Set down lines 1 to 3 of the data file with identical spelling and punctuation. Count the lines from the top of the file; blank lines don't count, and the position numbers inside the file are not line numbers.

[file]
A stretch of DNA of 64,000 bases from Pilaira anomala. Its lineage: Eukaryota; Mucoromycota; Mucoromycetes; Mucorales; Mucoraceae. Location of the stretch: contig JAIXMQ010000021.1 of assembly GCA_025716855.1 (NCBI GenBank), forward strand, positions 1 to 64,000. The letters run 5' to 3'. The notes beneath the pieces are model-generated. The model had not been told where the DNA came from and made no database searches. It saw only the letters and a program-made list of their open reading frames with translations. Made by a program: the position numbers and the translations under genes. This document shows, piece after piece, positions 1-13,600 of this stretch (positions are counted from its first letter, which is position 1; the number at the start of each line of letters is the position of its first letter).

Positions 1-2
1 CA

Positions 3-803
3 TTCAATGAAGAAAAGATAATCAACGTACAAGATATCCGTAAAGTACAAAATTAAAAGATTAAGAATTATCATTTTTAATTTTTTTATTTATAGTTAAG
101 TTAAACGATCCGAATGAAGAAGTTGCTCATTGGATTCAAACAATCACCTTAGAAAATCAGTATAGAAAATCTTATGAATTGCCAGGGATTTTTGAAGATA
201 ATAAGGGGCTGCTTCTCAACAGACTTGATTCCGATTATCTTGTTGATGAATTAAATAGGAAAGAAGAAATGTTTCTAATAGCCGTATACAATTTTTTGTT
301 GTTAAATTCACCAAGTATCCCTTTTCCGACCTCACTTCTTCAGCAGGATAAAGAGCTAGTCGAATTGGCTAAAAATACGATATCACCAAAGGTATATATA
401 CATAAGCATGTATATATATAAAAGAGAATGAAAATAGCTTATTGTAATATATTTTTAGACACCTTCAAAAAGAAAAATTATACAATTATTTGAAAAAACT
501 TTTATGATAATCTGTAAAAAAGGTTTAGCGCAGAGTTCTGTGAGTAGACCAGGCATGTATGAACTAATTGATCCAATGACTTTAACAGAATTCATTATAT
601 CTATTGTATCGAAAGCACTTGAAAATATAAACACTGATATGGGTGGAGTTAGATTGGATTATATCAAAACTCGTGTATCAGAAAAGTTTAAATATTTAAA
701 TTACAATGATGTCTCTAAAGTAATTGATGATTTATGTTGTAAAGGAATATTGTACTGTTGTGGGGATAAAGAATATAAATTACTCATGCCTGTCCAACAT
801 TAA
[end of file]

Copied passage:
A stretch of DNA of 64,000 bases from Pilaira anomala. Its lineage: Eukaryota; Mucoromycota; Mucoromycetes; Mucorales; Mucoraceae. Location of the stretch: contig JAIXMQ010000021.1 of assembly GCA_025716855.1 (NCBI GenBank), forward strand, positions 1 to 64,000. The letters run 5' to 3'. The notes beneath the pieces are model-generated. The model had not been told where the DNA came from and made no database searches. It saw only the letters and a program-made list of their open reading frames with translations. Made by a program: the position numbers and the translations under genes. This document shows, piece after piece, positions 1-13,600 of this stretch (positions are counted from its first letter, which is position 1; the number at the start of each line of letters is the position of its first letter).

Positions 1-2
1 CA